“Africanization” refers to the emergence of a church that is genuinely African, rooted in African culture, shaped by African values, and led by Africans.
 EOF: Europe Occidentale Francophone (Francophone Western Europe).
 Joseph de Cock, “The Archives of the Society of Jesus,” in Scriptis tradere et fideliter conservare: Archives as “Places of Memory” within the Society of Jesus, ed. Thomas M. McCoog (Rome: Jesuit General Curia, 2003), 49–56, here 52–53.
 De Cock, “Archives of the Society of Jesus,” 53.
 De Cock, “Archives of the Society of Jesus,” 53.
 Léon de Saint Moulin, “La mission du Kwango de 1945 à nos jours, et le lent processus d’africanisation,” in Les jésuites au Congo-Zaïre (Brussels: AESM, 1995), 166–78; Ivan de Pierpont, “La mission du Kwango,” Missions Belges (November 1912): 401–8; Léopold Denis, Les jésuites Belges au Kwango, 1893–1943: Monographie sur la mission du Kwango, devenue actuellement les vicariats apostoliques du Kwango et de Kisantu (Brussels: L’Édition universelle, 1943); Fernand Mukoso Ng’ekieb, Les origines et les débuts de la mission du Kwango, 1879–1914 (Kinshasa: FCK, 1993); Anicet N’Teba Mbengui, La mission de la Compagnie de Jésus au Kwilu: Contribution à la transformation d’une région congolaise, 1901–1954 (Rome: Pontificia Università Gregoriana, 2010).
 René Butaye, “Mission du Kwango: Les mœurs indigènes,” Missions Belges de la Compagnie de Jésus 2 (1900): 193–98; 264–67; de Saint Moulin, “La mission du Kwango”; editors, “Fondation de cinq nouveaux villages chrétiens au Kwango,” Missions Belges (1901): 148–49; A. Renard, “Mission du Kwango: Au service des malades,” in Missions Belges de la Compagnie de Jésus: Congo, Bengale, Ceylan (Brussels: Charles Bulens, 1908), 24–35; X., “L’évangélisation des adultes dans la mission du Kwango,” Missions Belges (1912): 150–54; Jules van de Casteele, “Musique indigène, musique religieuse,” Revue du Clergé Africain 3 (September 1948): 392–96.
 Eugène Laveille, L’évangile au centre de l’Afrique: Le P. Van Hencxthoven, S.J., fondateur de la mission du Kwango, Congo Belge, 1852–1906 (Louvain: Museum Lessianum, 1926); Pierre Tromont, Le Frère Frans de Sadeleer S.J.: Un missionnaire des temps héroïques; Co-fondateur de la mission du Zambèze et de la mission du Kwango (Louvain: L’Aucan, 1932); editors, “Quelques notions sur les populations de notre vicariat du Kwango,” Revue missionnaire des jésuites Belges 9 (April 1935): 180–83; editors, “Vicariat apostolique du Kwango: Statistiques, 1937–1938,” Revue missionnaire des jésuites Belges 18 (January 1939): 26.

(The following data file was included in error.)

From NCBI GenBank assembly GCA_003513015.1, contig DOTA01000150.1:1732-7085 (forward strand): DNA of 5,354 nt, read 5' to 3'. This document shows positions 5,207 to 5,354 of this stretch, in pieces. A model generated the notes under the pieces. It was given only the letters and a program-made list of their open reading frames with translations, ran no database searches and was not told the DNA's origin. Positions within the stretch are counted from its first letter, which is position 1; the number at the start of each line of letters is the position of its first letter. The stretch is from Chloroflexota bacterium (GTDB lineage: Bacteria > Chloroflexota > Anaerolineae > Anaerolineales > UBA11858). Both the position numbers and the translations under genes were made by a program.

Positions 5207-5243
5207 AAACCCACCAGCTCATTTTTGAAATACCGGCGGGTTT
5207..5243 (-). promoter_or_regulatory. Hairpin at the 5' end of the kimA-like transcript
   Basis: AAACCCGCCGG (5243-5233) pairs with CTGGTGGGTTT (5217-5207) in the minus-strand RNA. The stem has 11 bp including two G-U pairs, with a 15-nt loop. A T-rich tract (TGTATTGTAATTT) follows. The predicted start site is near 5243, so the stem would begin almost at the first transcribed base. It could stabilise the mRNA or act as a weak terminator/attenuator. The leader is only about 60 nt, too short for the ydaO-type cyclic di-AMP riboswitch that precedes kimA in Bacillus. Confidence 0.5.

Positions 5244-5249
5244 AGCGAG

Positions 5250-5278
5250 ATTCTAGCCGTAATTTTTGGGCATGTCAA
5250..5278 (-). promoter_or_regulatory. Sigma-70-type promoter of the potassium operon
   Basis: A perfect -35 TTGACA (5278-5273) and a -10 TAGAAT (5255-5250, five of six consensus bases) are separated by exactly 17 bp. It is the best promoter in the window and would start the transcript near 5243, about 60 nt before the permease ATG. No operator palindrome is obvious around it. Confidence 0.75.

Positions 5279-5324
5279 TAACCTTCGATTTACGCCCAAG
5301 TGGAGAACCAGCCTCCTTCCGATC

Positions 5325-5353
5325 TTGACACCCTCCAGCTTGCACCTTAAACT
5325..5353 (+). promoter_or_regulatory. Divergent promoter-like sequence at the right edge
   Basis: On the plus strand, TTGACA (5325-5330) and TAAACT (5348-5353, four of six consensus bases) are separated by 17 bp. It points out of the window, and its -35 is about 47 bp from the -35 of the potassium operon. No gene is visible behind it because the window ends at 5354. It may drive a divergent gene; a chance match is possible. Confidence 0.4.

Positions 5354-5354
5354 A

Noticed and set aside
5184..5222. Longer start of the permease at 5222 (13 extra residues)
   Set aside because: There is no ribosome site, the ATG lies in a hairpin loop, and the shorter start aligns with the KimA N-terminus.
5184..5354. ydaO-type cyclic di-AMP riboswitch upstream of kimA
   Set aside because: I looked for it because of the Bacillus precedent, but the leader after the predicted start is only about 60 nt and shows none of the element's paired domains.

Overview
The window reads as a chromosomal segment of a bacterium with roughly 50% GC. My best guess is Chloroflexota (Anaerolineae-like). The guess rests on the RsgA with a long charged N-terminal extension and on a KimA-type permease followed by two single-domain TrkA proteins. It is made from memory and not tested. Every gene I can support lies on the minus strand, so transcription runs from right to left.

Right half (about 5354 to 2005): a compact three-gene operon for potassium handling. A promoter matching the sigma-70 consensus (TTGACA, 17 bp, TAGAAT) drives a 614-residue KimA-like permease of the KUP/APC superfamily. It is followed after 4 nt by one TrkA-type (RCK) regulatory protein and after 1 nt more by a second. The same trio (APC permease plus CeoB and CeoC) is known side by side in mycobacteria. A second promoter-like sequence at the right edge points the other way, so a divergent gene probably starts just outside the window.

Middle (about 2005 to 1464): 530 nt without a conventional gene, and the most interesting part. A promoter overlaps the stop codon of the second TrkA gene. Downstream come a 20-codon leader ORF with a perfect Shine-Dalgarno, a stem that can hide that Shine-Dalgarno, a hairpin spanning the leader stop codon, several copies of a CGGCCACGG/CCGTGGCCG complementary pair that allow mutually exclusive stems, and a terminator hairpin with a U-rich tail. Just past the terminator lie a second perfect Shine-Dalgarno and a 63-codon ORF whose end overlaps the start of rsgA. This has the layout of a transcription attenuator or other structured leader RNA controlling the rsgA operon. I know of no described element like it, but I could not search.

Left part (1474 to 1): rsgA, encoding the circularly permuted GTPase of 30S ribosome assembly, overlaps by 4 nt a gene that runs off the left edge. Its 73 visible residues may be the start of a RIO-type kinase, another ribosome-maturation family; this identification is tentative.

Gerald M. Berg, “The Archives of the Jesuit Province of Toulouse Relating to Madagascar,” History in Africa 5 (1978): 357–59.
 Berg, “Archives of the Jesuit Province of Toulouse.”
 Berg, “Archives of the Jesuit Province of Toulouse.”
 The summaries have been published in Adrien Boudou, Les jésuites à Madagascar au XIXe siècle, vol. 1 (Paris: Beauchesne, 1940).
 The first missionaries include Mar Finaz, Augustin Delbosc, Louis Jouen, Jean-Baptiste Cazet, Jean-Baptiste Labaste, Antoine Abinal, Alphone and Henri Taix, François Callet, and Pierre-Justin Caussèque.
 One biography drawing on this material, that of Jacques Berthieu, was published to advance his canonization process: Adrien Boudou, Le Père Jacques Berthieu (1838–1897) (Paris: Beauchesne, 1935); Victor Sartre, Jacques Berthieu, S.J.: Premier martyr de l’île Rouge (Toulouse: Prière et Vie, 1965); Vicarius Apost. Tananariven, “De aperitione processus etc. in causa Servi Dei P. Iacobi Berthieu,” ARSI, June 1935.
 Cf. Stéphane Nicaise, Les missions jésuites dans l’Océan Indien: Madagascar, la Réunion, Maurice (Namur: Ed. Jésuites, 2015).
 Nicaise, Les missions jésuites dans l’Océan Indien. In the index of his short article, Berg writes: “For the writings of these missionaries see Bibliotheca Missionum (30 vols.: Freiburg/Rome, 1917–73), 17: 640–17; 17: 710–11; 17: 528–29; 18: 185–87; 18: 1018; 18: 119–21; 17: 783; 17: 817; 17: 725–27; 17: 788–89; and 18: 182–84, respectively” (“Archives of the Jesuit Province of Toulouse,” 359).